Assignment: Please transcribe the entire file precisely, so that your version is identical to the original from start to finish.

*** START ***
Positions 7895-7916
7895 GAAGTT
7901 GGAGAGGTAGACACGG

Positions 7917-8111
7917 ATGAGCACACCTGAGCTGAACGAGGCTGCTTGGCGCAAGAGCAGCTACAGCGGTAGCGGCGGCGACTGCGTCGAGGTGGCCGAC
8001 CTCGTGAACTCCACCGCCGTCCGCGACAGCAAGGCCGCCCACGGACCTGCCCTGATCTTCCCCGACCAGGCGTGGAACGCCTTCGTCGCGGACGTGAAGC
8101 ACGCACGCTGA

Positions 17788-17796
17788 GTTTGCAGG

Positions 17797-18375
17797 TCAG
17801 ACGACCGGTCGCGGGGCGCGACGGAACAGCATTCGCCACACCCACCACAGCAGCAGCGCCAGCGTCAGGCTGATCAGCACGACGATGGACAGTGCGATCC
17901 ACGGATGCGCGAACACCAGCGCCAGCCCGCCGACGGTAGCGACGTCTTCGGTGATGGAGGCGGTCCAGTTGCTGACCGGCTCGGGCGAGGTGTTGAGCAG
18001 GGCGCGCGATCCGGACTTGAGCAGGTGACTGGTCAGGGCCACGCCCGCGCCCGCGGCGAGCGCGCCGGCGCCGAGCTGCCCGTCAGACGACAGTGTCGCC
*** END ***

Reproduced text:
Positions 7895-7916
7895 GAAGTT
7901 GGAGAGGTAGACACGG

Positions 7917-8111
7917 ATGAGCACACCTGAGCTGAACGAGGCTGCTTGGCGCAAGAGCAGCTACAGCGGTAGCGGCGGCGACTGCGTCGAGGTGGCCGAC
8001 CTCGTGAACTCCACCGCCGTCCGCGACAGCAAGGCCGCCCACGGACCTGCCCTGATCTTCCCCGACCAGGCGTGGAACGCCTTCGTCGCGGACGTGAAGC
8101 ACGCACGCTGA

Positions 17788-17796
17788 GTTTGCAGG

Positions 17797-18375
17797 TCAG
17801 ACGACCGGTCGCGGGGCGCGACGGAACAGCATTCGCCACACCCACCACAGCAGCAGCGCCAGCGTCAGGCTGATCAGCACGACGATGGACAGTGCGATCC
17901 ACGGATGCGCGAACACCAGCGCCAGCCCGCCGACGGTAGCGACGTCTTCGGTGATGGAGGCGGTCCAGTTGCTGACCGGCTCGGGCGAGGTGTTGAGCAG
18001 GGCGCGCGATCCGGACTTGAGCAGGTGACTGGTCAGGGCCACGCCCGCGCCCGCGGCGAGCGCGCCGGCGCCGAGCTGCCCGTCAGACGACAGTGTCGCC